Afghanistan faces significant changes given the upcoming elections and ISAF troop withdrawals. How is this affecting the media? DW Akademie and the broadcaster ARD invited experts to discuss the issues.
From left: Florian Weigand, head of DW's Dari/Pashtu service; Kefa Hamidi, media researcher; Sabine Rau, discussion host; Shikiba Babori, founder of the jouranlists' network, Kalima
"Observers and experts agree that media development in Afghanistan is a success story," said media researcher Kefa Hamidi. He was one of the panelists at the Berlin "Media International" discussion round, organized by DW Akademie and the German public broadcaster, ARD. "Afghanistan's media laws are among the most liberal in the region."
Florian Weigand, head of DW's Dari/Pashtu service, agreed but pointed out that Afghanistan's freedom of the press is also limited. "Media outlets are often steered by people with their own agendas," he said. "Political and religious interests also have an influence," but he added that some stations have in fact achieved considerable independence.
The challenges of independent reporting
"You need courage if you aim to be critical", said freelance journalist Martin Gerner. He sends reports from Afghanistan and also gives on-site training to journalists there. "Afghan journalists who try to report independently often face threats or become targets." Self-censorship, he said, is inevitable.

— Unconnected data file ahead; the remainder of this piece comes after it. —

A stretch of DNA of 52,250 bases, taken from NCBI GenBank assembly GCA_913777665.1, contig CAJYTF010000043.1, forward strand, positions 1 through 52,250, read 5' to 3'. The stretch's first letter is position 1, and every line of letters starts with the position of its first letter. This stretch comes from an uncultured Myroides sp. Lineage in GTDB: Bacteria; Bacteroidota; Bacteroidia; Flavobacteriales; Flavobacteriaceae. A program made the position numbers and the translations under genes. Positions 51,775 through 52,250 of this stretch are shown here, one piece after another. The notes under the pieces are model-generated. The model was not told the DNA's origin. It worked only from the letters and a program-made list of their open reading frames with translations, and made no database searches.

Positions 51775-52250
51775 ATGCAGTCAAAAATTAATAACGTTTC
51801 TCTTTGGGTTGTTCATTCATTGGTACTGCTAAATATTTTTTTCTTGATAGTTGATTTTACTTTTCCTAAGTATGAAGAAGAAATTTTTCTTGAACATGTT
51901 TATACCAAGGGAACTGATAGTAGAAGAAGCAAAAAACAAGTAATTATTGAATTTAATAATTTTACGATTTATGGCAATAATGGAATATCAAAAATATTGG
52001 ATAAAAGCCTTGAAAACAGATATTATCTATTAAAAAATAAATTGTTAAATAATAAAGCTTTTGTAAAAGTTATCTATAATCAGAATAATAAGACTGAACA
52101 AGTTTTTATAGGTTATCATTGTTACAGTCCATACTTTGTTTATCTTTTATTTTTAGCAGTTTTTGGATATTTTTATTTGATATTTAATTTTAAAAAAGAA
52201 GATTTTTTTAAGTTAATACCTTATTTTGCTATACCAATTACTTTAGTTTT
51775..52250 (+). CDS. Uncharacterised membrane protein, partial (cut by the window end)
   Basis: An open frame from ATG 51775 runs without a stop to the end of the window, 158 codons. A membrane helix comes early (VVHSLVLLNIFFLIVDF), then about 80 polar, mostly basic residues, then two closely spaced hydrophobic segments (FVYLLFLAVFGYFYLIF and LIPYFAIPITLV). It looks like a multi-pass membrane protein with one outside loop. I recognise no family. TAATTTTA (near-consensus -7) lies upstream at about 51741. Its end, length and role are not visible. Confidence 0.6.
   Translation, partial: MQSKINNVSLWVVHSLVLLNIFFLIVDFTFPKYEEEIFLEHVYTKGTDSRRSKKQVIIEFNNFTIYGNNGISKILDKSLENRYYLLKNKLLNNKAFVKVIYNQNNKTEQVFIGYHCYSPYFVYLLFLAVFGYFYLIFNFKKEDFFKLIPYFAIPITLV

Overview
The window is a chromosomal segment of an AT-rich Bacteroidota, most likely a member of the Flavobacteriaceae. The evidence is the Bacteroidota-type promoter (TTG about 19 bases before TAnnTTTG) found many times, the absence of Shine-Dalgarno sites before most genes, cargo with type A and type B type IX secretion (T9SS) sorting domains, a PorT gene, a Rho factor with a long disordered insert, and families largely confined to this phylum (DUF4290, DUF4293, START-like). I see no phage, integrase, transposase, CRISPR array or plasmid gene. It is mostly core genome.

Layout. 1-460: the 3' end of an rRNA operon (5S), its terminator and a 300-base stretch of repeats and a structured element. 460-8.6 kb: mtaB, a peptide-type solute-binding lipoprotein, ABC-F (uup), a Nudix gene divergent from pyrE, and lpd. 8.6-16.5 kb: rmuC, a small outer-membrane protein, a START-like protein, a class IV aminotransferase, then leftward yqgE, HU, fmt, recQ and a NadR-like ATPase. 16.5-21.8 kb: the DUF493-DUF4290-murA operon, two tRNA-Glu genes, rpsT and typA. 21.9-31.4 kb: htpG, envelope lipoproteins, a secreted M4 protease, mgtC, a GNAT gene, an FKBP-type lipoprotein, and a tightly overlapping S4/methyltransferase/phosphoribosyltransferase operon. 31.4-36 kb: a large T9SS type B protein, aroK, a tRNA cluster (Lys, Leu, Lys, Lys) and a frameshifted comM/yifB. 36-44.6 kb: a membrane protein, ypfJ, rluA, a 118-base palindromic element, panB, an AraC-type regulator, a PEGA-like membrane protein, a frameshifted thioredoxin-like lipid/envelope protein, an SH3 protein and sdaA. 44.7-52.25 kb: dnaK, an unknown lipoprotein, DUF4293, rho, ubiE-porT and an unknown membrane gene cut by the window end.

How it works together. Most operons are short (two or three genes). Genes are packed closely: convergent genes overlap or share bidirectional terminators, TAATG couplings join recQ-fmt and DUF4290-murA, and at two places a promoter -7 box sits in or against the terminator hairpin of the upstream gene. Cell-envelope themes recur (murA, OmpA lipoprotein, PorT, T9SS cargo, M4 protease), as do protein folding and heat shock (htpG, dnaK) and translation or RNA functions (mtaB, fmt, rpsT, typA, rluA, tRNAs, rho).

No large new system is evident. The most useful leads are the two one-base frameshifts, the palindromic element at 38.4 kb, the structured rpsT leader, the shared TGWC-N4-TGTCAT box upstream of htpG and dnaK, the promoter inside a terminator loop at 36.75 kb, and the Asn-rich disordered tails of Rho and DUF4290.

However, women are becoming more involved in the media, said Shikiba Babori, founder of the German-Afghan journalists' network, Kalima. "There used to be few women journalists but these days even the state broadcasters are hiring anchorwomen." Women now make up about 30 percent of the media's workforce. "The determining factor here, though, is whether the women's families or neighbors accept their career goals," she said.
Sustainable media development
All panelists acknowledged the important role played by the ISAF. "The international community's interests have ensured greater freedom of the press," commented Florian Weigand. However, Shikiba Babori is concerned about the troop withdrawals. "Afghan journalists are worried that the West will start focusing elsewhere," she said. "If radical groups become more powerful they'll threaten existing press freedoms."
Martin Gerner believes ongoing media development cooperation is essential. "Many of the independent media outlets still need support. Workshops for journalists used to be the priority but the most important thing now for media organizations is management training and secure funding."
The upcoming election results will also determine the media's future. "More than anything, the press sector needs a stable government and a safe environment," concluded Shikiba Babori.